In the reality where we exist, there is no way that "each number is equally likely from one spin to the next" because ALL numbers are FORCED to strive towards a statistical balance, so in practice this means that every number that is a continuation of the distribution of numbers, must obey the rules prevailing in this reality, so this means that each such number is only part of a larger whole which in the final effect always must show a specific "picture", which in this case is the STATISTICAL BALANCE.

So you're saying that the wheel somehow knows what numbers came up previously and adjusts future outcomes so the statistical balance is formed? It's an appealing thought, but what actually 'forces' the proportion in the long run to conform to balance isn't any mysterious force, but just the characteristics and properties of the physical system as a whole, and primarily the wheel. Because this is true, there is no

**necessity** for balance at all, because if the wheel became biased for some reason, there would be no balance, which proves that it's the physical variables which cause the long-run pattern, not 'statistical pressure'.

The assertion that there no any connection between one spin and the next is illogical from a mathematical point of view, because all numbers must constantly strive to maintain a balance with each other, which may be disturbed ONLY temporarily, but in the end ALWAYS MUST BE A STATISTICAL BALANCE, which could not exist without this "dependence", because there is no effect without a cause. (Of course, this does not mean that the next spin will be depend on the previous spin, because in this case the connection between these two events will be only partial/indirect)

It's not mathematics which is at issue here, but physics, as I've already explained. Yes, there is no effect without a cause, and the cause of statistical BALANCE is primarily the symmetry of the wheel (the fact that it's unbiased). If the symmetry is removed, there will be no balance. Logically, then, what is the cause? The statistical 'pressure' must obey the physics, not the other way round.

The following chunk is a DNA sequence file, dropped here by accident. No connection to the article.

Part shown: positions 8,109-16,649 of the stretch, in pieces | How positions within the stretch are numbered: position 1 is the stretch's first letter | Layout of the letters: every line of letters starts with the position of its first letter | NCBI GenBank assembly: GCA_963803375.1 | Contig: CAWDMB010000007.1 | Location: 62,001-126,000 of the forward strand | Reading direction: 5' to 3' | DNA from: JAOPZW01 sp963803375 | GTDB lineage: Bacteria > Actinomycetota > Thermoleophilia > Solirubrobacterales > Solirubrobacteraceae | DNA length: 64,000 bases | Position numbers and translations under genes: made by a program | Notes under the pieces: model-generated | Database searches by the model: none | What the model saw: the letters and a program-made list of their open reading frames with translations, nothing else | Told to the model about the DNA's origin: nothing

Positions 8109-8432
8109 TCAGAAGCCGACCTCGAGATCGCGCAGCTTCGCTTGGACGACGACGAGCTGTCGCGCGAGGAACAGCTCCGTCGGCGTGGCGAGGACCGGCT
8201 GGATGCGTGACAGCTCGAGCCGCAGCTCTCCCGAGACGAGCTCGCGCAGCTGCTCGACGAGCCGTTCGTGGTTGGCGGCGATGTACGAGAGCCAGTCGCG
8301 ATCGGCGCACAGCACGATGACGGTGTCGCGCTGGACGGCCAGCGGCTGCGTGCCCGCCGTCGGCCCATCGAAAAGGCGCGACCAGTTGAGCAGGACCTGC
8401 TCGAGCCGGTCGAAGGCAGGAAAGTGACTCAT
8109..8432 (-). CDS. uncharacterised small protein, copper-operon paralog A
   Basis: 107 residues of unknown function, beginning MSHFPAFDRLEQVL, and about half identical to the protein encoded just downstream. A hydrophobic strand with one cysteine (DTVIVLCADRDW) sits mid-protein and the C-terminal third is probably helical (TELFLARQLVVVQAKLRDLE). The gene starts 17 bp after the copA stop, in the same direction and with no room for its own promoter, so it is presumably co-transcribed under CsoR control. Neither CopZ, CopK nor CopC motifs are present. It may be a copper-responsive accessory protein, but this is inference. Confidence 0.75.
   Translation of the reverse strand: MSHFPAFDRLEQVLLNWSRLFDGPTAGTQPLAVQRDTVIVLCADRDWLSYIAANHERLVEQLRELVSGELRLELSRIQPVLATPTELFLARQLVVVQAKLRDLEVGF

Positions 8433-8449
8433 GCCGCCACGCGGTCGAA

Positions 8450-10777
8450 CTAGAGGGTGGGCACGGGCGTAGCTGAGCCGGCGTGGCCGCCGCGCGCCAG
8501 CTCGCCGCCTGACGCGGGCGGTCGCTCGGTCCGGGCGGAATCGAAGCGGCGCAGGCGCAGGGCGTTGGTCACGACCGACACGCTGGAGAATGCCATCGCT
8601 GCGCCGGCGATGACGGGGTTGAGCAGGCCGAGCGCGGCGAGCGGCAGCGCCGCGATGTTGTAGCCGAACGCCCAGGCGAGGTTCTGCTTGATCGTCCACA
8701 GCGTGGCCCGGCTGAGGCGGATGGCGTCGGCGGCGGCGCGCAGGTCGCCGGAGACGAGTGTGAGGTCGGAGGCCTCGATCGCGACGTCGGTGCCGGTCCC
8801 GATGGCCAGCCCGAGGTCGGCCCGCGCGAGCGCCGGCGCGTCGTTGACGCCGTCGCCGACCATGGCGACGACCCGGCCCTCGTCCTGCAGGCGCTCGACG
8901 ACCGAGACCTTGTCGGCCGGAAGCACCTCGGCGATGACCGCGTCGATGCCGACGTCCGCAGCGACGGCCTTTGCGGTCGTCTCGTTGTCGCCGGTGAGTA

You misunderstood me, the point was that IN THE CONTEXT we are talking about, this part of the text "the occurrence of one does not affect the probability of occurrence of the other" - is only an ASSUMPTION, because it has never been proven, so if it does influence in any degree, it means that it CANNOT BE independent.

No, I don't think I misunderstood your previous post. The statement was a definition of independence, so it's beside the point to talk about proof. But since you mention it, are you saying that it has never been proven that spins are independent? It's actually been proven many many times. How many systems have been created which use triggers based on events A and B which are supposedly related, only to find that there is no connection at all, and that you might as well have bet a random set of numbers? Gambling forums are full of such systems.

Actually, what has never been proven is that there is any dependence, not independence.

It doesn't matter, because in this case it is enough to use the method of deduction to reach the appropriate conclusions: "An accumuIation of smaII groups wiII form a Iarge group; therefore, anything that appIies to a Iarge group wiII aIso appIy to a smaII group, in a smaIIer way. So, the statisticaI pressure for numbers to conform to their probabiIities wiII be feIt in aII numbers that form any smaII group, just as they do for a Iarge group." - "It comes down to this: in a controIIed environment that invokes a statisticaI certainty, there has to be a cause, and an effect. The effect is that the numbers conform to their statisticaI expectation."

Ok, so as I said in my previous post, Ellison is making the argument that spins aren't independent because outcomes conform to probabilities. But if there really was a 'law of small numbers', as you are suggesting, then he would be correct.

If outcomes conformed to their long-run probabilities in the short run (say 50 spins if playing the ECs), then you could easily make a fortune very quickly, because knowing that in 50 spins the probability of at least 20 reds is over 90%, you would only have to wait for say 35 spins with only 10 reds, then you would be overwhelmingly likely to make a flat bet profit in the next 15 spins. Therefore, this means that spins would be effectively dependent, because knowing that event A occurred, the probability of event B has changed.

The problem is, there are countless systems based on this kind of logic, and none of them work. There is a reason why 'The Law of Small Numbers' is called the gambler's fallacy, it's because there is no such thing. You can argue that what happens in the long-run must happen in the short run, to a 'lesser extent', but then you haven't really understood what 'the long run' means. Mathematically, it means infinity. Try simulating some events (like the one I suggested above) and see how many spins you need to get close to the theoretical probabilities. And realize that probabilities are proportions, they don't tell you anything about exactly how many reds or whatever will be in the next X spins, and they certainly can't tell you which ORDER the reds will come in.